A.D. Coleman: An Interview

1977 | 00:23:11 | United States | English | B&W | Mono | 4:3 | Video

Collection: On Art and Artists, Interviews, Single Titles

Tags: Blumenthal/Horsfield Interviews, Interview

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A. D. Coleman started writing regularly on photography in 1967 for the Village Voice, at a time when very few critics took the medium seriously. His work, according to Joel Eisinger, qualified him as perhaps "the first postmodernist critic" in the field. After his tenure at the Voice, Coleman became the first photography critic at The New York Times, and has since published in numerous publications internationally on mass media, communication technologies, art, and photography. He has been a Fulbright Senior Scholar and Getty Museum Guest Scholar, and has received awards from the Deutsche Gesellschaft für Photographie and the Center for Creative Photography, among other recognitions of his important critical work.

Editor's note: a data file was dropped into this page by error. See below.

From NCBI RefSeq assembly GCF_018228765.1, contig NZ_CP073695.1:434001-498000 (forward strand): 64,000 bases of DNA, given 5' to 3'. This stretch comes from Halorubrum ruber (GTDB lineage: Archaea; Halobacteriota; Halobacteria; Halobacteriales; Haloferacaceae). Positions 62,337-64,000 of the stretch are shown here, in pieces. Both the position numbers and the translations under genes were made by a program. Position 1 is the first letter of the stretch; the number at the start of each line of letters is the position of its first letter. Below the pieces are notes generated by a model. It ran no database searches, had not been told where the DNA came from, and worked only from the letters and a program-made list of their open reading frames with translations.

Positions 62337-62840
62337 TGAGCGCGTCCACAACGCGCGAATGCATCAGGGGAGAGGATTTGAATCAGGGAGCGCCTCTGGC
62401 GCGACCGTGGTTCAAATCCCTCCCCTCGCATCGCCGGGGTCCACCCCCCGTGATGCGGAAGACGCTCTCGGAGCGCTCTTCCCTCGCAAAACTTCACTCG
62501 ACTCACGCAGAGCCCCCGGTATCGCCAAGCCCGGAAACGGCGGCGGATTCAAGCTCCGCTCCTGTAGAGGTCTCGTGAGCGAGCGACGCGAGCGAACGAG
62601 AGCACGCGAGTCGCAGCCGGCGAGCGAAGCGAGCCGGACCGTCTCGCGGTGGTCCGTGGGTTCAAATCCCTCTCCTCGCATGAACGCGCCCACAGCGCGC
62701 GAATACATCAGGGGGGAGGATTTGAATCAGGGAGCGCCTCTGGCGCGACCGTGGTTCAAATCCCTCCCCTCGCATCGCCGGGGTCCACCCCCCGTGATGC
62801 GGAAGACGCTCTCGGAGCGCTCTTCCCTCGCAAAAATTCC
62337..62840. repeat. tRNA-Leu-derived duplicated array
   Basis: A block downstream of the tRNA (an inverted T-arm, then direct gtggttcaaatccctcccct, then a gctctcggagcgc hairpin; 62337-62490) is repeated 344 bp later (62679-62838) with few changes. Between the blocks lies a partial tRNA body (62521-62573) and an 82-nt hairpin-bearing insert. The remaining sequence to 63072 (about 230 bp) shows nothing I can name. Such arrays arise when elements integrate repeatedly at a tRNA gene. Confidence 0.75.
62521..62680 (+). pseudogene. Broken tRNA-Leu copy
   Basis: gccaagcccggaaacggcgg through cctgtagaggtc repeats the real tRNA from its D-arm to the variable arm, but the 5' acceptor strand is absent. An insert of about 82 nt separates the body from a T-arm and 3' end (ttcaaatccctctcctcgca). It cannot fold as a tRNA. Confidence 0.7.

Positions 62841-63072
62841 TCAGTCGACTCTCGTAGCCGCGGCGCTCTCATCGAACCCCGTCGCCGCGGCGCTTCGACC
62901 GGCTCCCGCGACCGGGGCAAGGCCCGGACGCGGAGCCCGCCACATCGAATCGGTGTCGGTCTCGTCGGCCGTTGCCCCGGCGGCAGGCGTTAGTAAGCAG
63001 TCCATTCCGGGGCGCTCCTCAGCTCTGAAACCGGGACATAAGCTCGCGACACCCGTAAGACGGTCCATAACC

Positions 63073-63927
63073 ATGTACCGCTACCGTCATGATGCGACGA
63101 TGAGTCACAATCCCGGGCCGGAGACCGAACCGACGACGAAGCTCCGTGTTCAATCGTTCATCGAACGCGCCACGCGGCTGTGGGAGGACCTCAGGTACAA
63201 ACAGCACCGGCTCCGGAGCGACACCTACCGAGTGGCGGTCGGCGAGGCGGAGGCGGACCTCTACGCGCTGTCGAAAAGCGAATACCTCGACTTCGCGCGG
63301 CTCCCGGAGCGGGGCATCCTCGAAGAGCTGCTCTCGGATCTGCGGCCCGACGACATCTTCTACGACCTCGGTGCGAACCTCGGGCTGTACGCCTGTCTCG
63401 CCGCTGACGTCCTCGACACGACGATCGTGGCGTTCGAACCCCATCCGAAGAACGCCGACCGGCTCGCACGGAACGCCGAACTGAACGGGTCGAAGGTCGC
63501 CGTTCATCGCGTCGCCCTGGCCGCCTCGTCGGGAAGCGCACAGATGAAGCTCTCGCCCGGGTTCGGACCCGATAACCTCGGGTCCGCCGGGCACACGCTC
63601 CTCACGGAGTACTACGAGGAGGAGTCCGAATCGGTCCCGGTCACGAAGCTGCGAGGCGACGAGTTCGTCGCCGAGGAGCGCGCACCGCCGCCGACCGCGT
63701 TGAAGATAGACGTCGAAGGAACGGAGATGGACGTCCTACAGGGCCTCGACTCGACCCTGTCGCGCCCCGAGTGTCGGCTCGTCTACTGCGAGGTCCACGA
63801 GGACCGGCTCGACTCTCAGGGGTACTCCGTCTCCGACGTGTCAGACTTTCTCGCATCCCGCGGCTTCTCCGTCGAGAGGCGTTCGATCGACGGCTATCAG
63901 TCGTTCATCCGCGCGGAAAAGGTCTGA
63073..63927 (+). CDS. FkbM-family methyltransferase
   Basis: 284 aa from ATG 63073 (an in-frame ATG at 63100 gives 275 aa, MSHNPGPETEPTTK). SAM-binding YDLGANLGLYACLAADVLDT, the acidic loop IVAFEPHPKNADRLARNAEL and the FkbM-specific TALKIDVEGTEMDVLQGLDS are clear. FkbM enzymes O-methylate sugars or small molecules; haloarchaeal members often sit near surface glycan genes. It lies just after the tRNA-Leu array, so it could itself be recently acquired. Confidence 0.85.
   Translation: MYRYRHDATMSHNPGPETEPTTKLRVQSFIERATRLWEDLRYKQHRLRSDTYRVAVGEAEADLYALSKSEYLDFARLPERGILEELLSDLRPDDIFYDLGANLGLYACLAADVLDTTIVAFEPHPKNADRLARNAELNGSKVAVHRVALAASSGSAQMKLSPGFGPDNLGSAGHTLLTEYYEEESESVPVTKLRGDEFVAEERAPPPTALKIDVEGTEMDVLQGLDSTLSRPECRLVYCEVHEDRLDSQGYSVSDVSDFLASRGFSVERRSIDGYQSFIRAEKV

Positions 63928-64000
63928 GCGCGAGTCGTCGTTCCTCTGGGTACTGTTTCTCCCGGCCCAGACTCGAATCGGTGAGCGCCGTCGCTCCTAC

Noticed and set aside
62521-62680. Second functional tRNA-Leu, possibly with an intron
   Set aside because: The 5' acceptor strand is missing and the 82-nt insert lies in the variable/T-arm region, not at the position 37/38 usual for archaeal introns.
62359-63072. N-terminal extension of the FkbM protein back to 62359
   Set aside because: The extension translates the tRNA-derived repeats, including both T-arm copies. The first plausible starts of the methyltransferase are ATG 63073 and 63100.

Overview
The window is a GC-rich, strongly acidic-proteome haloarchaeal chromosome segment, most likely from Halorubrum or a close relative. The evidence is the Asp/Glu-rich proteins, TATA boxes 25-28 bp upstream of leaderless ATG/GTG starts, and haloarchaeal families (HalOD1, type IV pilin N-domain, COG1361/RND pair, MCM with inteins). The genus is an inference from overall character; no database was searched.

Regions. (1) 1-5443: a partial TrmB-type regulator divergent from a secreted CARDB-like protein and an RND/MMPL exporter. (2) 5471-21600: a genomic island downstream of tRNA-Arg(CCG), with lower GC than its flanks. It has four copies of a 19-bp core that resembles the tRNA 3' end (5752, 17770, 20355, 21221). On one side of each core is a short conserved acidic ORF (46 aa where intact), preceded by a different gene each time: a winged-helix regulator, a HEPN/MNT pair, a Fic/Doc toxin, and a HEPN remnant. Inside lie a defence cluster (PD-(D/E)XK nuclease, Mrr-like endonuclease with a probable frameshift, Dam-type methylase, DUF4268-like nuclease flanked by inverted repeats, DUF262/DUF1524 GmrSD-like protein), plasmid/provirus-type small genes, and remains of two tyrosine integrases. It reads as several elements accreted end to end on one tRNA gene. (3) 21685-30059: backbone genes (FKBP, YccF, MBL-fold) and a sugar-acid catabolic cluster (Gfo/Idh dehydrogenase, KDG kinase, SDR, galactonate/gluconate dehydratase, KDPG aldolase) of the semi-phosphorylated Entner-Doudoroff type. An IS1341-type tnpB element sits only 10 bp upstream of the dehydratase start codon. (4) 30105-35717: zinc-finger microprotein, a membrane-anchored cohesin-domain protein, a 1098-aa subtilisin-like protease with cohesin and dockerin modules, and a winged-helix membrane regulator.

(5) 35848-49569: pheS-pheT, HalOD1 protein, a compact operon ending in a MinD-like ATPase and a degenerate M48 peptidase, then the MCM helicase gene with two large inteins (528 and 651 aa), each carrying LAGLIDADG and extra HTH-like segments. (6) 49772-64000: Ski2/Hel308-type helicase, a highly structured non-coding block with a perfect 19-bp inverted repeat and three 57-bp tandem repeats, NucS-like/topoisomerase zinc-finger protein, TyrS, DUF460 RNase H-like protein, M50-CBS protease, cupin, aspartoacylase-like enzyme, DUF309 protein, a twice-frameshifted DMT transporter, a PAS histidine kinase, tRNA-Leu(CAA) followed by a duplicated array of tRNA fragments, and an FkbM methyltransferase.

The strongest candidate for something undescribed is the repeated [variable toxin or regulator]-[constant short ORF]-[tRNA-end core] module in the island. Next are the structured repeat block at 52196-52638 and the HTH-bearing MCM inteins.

In this interview, conducted a decade after he began his column in the Village Voice, Coleman evaluates the historical moment in photography—a point when the medium was gaining institutional support and recognition. He looks back on the critical tasks of the late '60s, and the new work to be done in 1977, in part resisting the distortions of arts institutions and the elevation of academic experience “I would hope that the emphasis in photographic education would be to teach everybody to at least make those images in their own lives more effectively, so that they might be able to communicate more articulately, more powerfully some of the poignancy of being human and passing through time as we do,” Coleman says in this interview.

 A historical interview originally recorded in 1976 and edited in 2009 with support from the Lyn Blumenthal Memorial Fund.